Palau, a small island state in the Pacific Ocean, relies heavily on seafood for the food security of the citizens. Aquaculture is emerging in Palau as a strategy to supplement seafood production from wild resources, but farming practices can threaten the fragile marine ecosystems if not sited and managed properly. This project aims to support the Government of Palau's efforts to ensure environmentally sustainable development of aquaculture to benefit food security by utilizing Earth Observation data and local knowledge to identify optimal locations for aquaculture, considering human and ocean health needs. The project directly advances UN Sustainable Development Goal (SDG) 14 Life below Water.

FIGURE 1. PALAU ISLAND. CREDIT: THE NATURE CONSERVANCY.
FIGURE 2. PALAU AQUAFARM. CREDIT: THE NATURE CONSERVANCY.

Outputs & Impact

Creation of an aquaculture spatial planning and management guidance manual for use by stakeholders (SDG 14.a, 14.2, & 14.7)

The guidance document includes descriptions of current aquaculture conditions in Palau (Figures 1 & 2), which stakeholders can refer to when conducting sitting analysis and crafting management plans. Aquaculture case studies, risk assessments, policy recommendations, and development principles are central considerations within the guidance document. Farm sites are evaluated on environmental factors such as water depth, turbidity, and nutrient levels. A guidance manual is being utilized by government partners and farmers, but the project team plans to publish an updated version after the latest data is incorporated and stakeholder feedback is received. The government of Palau puts out a bi-annual SDG report that will include a description of the work completed by this project. 

FIGURE 3. PALAU AQUACULTURE SPATIAL PLANNING AND MODELLING TOOL PROTOTYPE. CREDIT: THE NATURE CONSERVANCY, AUGUST 2021.

Trainings in aquaculture spatial siting capacities for Palau stakeholders (SDG 14.1 & 14.2)

The project team developed a multi-month online spatial siting and aquaculture training course through ArcGIS for Palau stakeholders and students. The goal of the training is to eliminate the need for outside assistance with aquaculture spatial siting in Palau once the project period finishes. Due to covid restrictions, the trainings had to be moved online, although this allowed for the course to be developed in greater depth and at a slower pace than originally planned. TNC has built the training model with broader applications to aquaculture development efforts ongoing around the world in mind. The trainings will finish in September 2021 and will be available for use in aquaculture siting and spatial management endeavors around the world. TNC intends to utilize the training materials for an upcoming aquaculture siting project in 2022 in Lake Victoria, Kenya.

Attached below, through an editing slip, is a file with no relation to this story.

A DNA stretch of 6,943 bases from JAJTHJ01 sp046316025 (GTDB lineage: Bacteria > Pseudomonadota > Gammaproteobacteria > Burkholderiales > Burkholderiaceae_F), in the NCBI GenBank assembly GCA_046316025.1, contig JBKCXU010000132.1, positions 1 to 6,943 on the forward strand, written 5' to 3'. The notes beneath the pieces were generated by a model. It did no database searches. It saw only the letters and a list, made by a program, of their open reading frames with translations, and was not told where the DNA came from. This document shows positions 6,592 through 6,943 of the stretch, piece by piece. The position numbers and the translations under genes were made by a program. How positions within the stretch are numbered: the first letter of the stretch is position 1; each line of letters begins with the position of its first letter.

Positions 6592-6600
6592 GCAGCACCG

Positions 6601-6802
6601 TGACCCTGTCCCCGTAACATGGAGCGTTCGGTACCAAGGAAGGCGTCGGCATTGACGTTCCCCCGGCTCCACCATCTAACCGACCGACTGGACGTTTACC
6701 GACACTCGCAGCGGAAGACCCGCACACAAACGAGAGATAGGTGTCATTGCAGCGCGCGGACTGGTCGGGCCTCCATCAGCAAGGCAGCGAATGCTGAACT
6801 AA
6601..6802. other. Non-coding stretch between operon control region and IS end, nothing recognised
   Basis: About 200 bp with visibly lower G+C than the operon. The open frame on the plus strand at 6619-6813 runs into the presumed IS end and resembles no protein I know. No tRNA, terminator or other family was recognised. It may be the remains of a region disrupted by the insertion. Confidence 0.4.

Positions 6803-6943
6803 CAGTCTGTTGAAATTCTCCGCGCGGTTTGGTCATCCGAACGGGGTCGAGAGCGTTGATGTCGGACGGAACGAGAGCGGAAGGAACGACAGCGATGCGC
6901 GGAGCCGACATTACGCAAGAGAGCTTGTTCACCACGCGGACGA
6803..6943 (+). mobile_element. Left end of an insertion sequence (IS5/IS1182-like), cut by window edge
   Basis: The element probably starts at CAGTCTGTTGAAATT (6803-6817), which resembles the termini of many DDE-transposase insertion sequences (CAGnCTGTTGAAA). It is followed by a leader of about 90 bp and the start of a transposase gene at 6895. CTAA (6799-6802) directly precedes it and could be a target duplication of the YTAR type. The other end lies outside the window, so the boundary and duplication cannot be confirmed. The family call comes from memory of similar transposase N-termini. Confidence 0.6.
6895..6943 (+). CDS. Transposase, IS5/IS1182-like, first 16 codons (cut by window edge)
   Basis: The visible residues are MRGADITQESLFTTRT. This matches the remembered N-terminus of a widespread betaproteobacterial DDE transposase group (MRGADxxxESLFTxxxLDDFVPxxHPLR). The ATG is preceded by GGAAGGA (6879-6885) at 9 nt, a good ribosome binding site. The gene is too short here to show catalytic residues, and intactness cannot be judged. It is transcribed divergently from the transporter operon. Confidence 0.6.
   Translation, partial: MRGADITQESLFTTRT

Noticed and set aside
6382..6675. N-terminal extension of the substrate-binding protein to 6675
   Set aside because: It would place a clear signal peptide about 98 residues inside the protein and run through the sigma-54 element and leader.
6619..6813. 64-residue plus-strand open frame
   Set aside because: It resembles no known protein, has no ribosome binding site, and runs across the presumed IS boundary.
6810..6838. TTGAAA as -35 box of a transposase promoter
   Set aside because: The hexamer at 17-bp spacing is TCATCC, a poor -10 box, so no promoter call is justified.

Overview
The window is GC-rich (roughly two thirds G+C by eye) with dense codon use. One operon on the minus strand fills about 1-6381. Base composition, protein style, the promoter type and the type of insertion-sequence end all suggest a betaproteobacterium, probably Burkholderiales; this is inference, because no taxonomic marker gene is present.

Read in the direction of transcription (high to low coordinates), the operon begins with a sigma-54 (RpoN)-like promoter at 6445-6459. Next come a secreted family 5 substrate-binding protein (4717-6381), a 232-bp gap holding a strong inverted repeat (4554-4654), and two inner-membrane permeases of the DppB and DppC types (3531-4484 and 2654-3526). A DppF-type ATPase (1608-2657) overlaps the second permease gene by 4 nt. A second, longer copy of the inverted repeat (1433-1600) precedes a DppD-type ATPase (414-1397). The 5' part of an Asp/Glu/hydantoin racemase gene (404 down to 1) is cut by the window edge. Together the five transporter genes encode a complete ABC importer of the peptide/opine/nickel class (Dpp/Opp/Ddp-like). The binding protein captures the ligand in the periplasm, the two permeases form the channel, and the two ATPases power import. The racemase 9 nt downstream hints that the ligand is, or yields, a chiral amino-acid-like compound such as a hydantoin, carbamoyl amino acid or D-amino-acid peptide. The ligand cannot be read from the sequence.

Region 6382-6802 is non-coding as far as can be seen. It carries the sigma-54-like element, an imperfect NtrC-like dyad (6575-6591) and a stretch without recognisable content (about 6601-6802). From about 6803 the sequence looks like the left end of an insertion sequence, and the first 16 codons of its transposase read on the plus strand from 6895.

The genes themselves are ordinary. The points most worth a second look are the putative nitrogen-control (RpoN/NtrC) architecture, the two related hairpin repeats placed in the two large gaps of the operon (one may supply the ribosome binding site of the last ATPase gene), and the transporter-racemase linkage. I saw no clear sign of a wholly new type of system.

Creation of aquaculture spatial planning and modeling tool (SDG 14.1, 14.2 & 14.7)

The prototype online mapping tool proposes aquaculture sites as well as aquaculture areas based on the project team's analysis. MODIS data is collected on Chlorophyll a and Kd490 (turbidity). MUR data is collected on SST (sea surface temperature) and SST DHW (sea surface temperature degree heating week). As shown in Figure 4, the tool utilizes this data and others to map out optimal locations for aquaculture sites. Figure 3 illustrates the specific siting recommendations made for finish and giant clams due to their importance to the citizens of Palau. Plans to evaluate proposed and recommended sites in person have been delayed due to COVID, and the team is working on finalizing the tool once in-situ data can be incorporated into an updated analysis. The government of Palau puts out a bi-annual SDG report that will include a description of the work being done by this project, and the team is working to emphasize the human health component of the project in relation to the SDGs.